Australia: Alert - ACCC v Prouds Jewellers Pty Ltd [2008] FCA 75

Last Updated: 22 February 2008
Article by Peter George

The Federal Court of Australia has handed down an important decision on the practice of 'Was/Now' pricing. The Court held that Prouds Jewellers Pty Ltd (Prouds) had engaged in misleading and deceptive conduct in breach of the Trade Practices Act 1974 (Cth) because goods had not been offered at the 'was' price immediately before the commencement of the relevant promotion.

ACCC Chairman Graeme Samuel has hailed the decision as a warning of the need for pricing accuracy in advertising materials, stating that 'advertised discounts must be real and not illusory..... If you make a was/now price comparison you must have genuinely offered the product at the 'was' price for a reasonable period immediately before your sale promotion'.

However, the case establishes no more than the goods must have been offered (which in most cases means ticketed) at the 'was' price immediately before the sale date.


The ACCC action concerned 17 jewellery items advertised by reference to 'was/now' pricing in two Prouds catalogues.

However, immediately before the promotion, it appears that the goods were not on display and available for sale at the 'was' price. In fact, Prouds had offered several items for sale at prices less than the advertised 'was' price. So, for example, in the sale that took place in February, the goods in question had last been on display at the 'was' price in December. Further, seven items had never been offered for sale at the listed 'was' price.

The Federal Court Decision

The Court ultimately held that Prouds' conduct gave rise to two misleading representations, both of which related to the price at which Prouds had previously offered (rather than sold) the items:

  • The 'was' price was the usual price which the item was offered for sale or sold before the sale. Prouds argued that the 'was' price should be referrable not only to the period immediately preceding publication. That is, they argued it was acceptable to advertise a 'was' price if the 'was' price existed at some point in time before the promotion. His Honour rejected this, holding that it was misleading, 'to identify...a 'was' price which did not represent the price which the item had been offered for sale and would have been purchased by the hypothetical consumer immediately before the sale'.1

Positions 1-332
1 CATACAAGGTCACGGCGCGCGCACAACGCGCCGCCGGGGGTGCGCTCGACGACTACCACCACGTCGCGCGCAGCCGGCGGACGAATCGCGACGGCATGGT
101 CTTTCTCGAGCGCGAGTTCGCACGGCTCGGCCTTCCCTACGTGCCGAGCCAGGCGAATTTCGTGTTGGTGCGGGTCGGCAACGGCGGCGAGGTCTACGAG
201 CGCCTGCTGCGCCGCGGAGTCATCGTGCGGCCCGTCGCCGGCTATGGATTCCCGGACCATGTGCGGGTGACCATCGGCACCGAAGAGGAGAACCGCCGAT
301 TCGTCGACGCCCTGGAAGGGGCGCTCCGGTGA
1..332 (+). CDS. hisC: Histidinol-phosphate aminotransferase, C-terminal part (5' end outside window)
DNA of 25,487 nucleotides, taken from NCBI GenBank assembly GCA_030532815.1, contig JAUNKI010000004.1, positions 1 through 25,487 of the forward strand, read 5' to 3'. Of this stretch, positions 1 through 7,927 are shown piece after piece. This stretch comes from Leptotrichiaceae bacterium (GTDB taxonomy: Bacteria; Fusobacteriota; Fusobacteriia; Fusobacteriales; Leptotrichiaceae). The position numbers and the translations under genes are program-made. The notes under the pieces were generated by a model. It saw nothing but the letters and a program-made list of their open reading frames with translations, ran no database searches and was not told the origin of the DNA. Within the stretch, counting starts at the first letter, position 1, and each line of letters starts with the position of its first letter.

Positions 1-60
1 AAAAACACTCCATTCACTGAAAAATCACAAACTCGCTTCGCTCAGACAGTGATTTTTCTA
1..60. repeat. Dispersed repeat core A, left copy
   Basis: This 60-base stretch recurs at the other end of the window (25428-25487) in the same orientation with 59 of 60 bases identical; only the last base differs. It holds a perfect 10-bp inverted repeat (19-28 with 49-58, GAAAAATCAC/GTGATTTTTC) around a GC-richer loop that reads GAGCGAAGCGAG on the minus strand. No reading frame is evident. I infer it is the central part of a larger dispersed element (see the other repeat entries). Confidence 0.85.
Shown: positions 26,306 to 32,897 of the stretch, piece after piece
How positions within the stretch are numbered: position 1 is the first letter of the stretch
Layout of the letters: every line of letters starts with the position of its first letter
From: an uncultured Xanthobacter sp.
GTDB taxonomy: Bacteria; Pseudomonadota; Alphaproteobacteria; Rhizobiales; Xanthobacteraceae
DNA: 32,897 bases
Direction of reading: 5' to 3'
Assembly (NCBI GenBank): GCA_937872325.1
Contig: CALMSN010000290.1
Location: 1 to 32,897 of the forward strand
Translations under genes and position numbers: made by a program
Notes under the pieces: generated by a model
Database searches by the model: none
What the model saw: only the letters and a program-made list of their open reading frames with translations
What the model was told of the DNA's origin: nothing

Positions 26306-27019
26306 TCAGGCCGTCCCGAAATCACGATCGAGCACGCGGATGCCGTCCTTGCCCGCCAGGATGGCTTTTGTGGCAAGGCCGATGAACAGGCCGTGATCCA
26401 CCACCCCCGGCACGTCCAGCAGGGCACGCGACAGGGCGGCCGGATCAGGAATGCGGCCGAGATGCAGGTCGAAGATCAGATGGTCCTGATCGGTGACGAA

• The items had been offered for sale at the 'was' price before the sale period.2 His Honour held this representation was similarly misleading and further found that Prouds was not concerned as to whether the items had actually been offered for sale at the relevant 'was' prices prior to the promotion.

    The ACCC also claimed that 'was/now' advertising contained further representations, two of which have wider interest:

  • Specific items were sold at the 'was' price immediately before the sale period. This was rejected on the basis that the judge, '[did] not think a hypothetical consumer would treat a "was" price as saying anything about the price as which actual sales had been achieved before the introduction of the discounted price'3
  • There was a substantial volume of sales before the sale period of the items at the 'was' price. This failed on the basis that the hypothetical consumer would not have contemplated the volume of sales when observing 'was/now' pricing.

It is always dangerous to assume too much about the wider implications of specific misleading conduct cases. However, it is clear that at least in the context of the jewellery industry, where over the counter discounting is widespread and well known by consumers, it may not be necessary to prove that actual sales had taken place at the 'was' price, so long as the 'was' price is genuine.

It is clear that if Prouds had offered the relevant items at the advertised 'was' prices for a 'reasonable period' immediately prior to each promotion, they may have succeeded in defending the application. Indeed, Justice Moore commented that, 'in my opinion there would be no contravention... if the goods had been offered for sale at the 'was' price for a period of two months preceding the sale'. He added, however, that 'there can be no precision about the length of the anterior period', noting that it cannot be 'unduly short' but must be 'a period of substance'4. As always, the 'was' price must be a genuine offer price.

The decision, like any misleading conduct case, turns on its specific facts, so it remains to be seen whether the ACCC will seek to apply the decision beyond the jewellery industry or whether the ACCC will seek to limit its application solely to its precise facts.

A copy of the decision is available here.


1 At [51]

2 This representation related only to one of the catalogues.

3 At [55].

4 At [70].

The content of this article is intended to provide a general guide to the subject matter. Specialist advice should be sought about your specific circumstances.

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